Inside an Amazon warehouse

Fully Charged

Hi all, it's Matt Day. This week, Inc. cut its delivery operations in cities slammed by protests, as a video of an Amazon van being looted made the rounds on Twitter and drivers said they fear becoming a target. It's a bout of fresh upheaval for a company that has dealt with plenty over the last several months, and comes just as the e-commerce giant believes it's getting a handle on fulfilling orders during a pandemic.

In mid-March, my colleague Spencer Soper and I wrote about the first cases of Covid-19 at Amazon's facilities. We reported that some workers said their employer did too little to protect them. At the time, we asked for a tour of a warehouse, but Amazon declined the request.

Since then—more than 1,100 workers were infected with the virus, according to employee tallies, there have been scattered worker walkouts, and Amazon has made a host of adjustments to its processes. Now, the company apparently feels that its warehouses are ready for outside scrutiny.

So on a sunny Friday in Kent, Washington, just south of Seattle, Spencer and I showed up for a for a tour of the company's BFI4 warehouse. Other journalists who closely track the company received similar invitations. Amazon's mission: to prove that the warehouses are safe.

The BFI4 warehouse is a vast white rectangle sprawling over 885,000 square feet, a footprint that would cover the size of 15 football fields. At the entryway, next to the entry turnstiles, jugs of hand sanitizer greet visitors, and guests file in past a thermal scanner. I have no idea what my temperature was, but a staffer reading the results from inside a transparent plastic box gave me a thumbs up and waved me in. A couple steps beyond, another Plexiglas-enclosed worker stands ready to hand out masks. Just inside, a room previously used for special events and the company's workforce training programs is now a Covid-19 testing clinic. 

Inside the warehouse, the Covid-19 signage is ubiquitous. Reminders to keep your distance plaster the walls, along with messages of thanks from customers, and descriptions of the workplace packaged as rallying cries: "Together, we'll deliver." Strewn across most of the floor, there's color-coded tape marking 6-foot intervals.

As we walked through, the workers we saw were indeed socially distant. Everyone wore masks, except for the people in the break room eating. And in heavily trafficked hallways, employees charged with enforcing Covid-19 measures were on hand to remind their colleagues to stay 6 feet apart. We didn't see inside any trucks being unloaded, but workstations we passed appeared to be far apart.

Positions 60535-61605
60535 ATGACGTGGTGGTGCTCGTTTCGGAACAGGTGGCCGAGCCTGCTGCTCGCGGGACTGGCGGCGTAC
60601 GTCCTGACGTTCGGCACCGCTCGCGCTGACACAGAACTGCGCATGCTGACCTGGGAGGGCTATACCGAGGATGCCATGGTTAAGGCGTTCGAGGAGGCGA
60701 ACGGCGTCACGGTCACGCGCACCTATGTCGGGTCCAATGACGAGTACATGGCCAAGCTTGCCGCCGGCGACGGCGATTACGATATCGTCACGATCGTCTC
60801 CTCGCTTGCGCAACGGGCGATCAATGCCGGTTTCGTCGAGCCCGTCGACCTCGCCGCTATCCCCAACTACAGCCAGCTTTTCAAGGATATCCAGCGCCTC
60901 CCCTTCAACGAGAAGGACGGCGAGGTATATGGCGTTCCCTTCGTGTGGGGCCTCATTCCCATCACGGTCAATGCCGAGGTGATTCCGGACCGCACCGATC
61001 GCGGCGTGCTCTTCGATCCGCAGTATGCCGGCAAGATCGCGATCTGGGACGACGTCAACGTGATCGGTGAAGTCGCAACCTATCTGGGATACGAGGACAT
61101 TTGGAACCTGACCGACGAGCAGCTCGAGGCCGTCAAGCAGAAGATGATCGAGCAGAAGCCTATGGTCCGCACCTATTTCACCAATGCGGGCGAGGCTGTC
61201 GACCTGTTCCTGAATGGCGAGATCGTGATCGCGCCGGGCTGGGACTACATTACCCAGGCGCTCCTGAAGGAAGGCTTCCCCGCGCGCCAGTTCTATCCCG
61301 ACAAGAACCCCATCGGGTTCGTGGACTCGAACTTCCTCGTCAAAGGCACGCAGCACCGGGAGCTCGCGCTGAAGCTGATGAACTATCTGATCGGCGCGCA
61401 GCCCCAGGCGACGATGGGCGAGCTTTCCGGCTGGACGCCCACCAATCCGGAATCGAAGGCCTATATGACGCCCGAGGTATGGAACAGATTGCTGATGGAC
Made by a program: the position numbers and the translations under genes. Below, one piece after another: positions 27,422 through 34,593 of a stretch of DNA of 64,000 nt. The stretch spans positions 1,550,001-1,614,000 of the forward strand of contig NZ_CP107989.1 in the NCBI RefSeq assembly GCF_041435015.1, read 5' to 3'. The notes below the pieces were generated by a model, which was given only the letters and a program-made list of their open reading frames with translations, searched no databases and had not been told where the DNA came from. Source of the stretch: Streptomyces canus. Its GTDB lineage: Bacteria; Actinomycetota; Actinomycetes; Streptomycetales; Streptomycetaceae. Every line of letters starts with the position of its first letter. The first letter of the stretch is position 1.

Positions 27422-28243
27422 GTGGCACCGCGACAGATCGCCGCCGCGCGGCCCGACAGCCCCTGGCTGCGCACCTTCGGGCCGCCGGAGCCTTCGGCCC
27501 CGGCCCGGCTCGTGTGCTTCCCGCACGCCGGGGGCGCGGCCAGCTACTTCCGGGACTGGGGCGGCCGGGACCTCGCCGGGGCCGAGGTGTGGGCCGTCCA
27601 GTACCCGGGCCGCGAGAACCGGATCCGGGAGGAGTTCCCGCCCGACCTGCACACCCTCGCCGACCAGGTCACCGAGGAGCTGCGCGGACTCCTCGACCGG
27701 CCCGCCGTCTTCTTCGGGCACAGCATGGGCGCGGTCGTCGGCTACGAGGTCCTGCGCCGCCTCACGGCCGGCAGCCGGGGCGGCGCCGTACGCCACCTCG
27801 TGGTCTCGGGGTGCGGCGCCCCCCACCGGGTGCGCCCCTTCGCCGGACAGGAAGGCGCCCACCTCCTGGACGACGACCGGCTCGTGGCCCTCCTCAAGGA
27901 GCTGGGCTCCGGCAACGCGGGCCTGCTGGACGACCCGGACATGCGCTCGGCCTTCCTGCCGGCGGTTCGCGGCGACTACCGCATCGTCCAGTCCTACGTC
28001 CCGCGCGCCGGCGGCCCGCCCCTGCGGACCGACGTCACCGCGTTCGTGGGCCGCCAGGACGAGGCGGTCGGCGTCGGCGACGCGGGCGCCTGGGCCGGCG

It's not clear this adherence to the rules is universal. Some employees at other facilities tell us maintaining distancing is difficult for some tasks. One employee at a New York City-area warehouse expressed alarm recently in an interview after seeing a group of managers with masks hanging around their necks passing around a container of breath mints. (Amazon says people who violate mask and distancing policies risk termination.)

In Kent, Spencer and I talked to Julieann Nickepwi, a mother of nine who lives nearby, as she placed items on the warehouse's shelves. She has been working at the facility for six weeks after being laid off from her prior job cleaning passenger planes at the airport, and was hired as part of a surge of 175,000 new employees Amazon brought on to meet demand, and fill in for other workers sheltering at home.

"They're doing a really good job," she said of the safety measures implemented by the company. She said she prefers the controlled environment of the warehouse to the airport, where she was "freaking out."

Nickepwi was also among the workers making an extra $2 an hour in hazard pay because of the virus. But that pay bump ended Monday. Kelly Cheeseman, the Amazon spokeswoman giving the tour, likened the temporary wage hike to the incentives the company offers during the frenzied holiday season—called "Peak" in Amazon speak. "We're out of that 'Peak' of Covid," Cheeseman said.

Still, the company hasn't exactly returned to normal. Online orders are flowing as much of the country avoids in-person commerce, and in Washington state the unemployment rate soared to 15% in April. Inside the warehouse near a corner, there's a company recruiting office. In front of it, there was a socially distant line of about a dozen, reaching to the door and then out onto the sidewalk, full of people waiting for their chance to work at Amazon. Matt Day with Spencer Soper

If you read one thing

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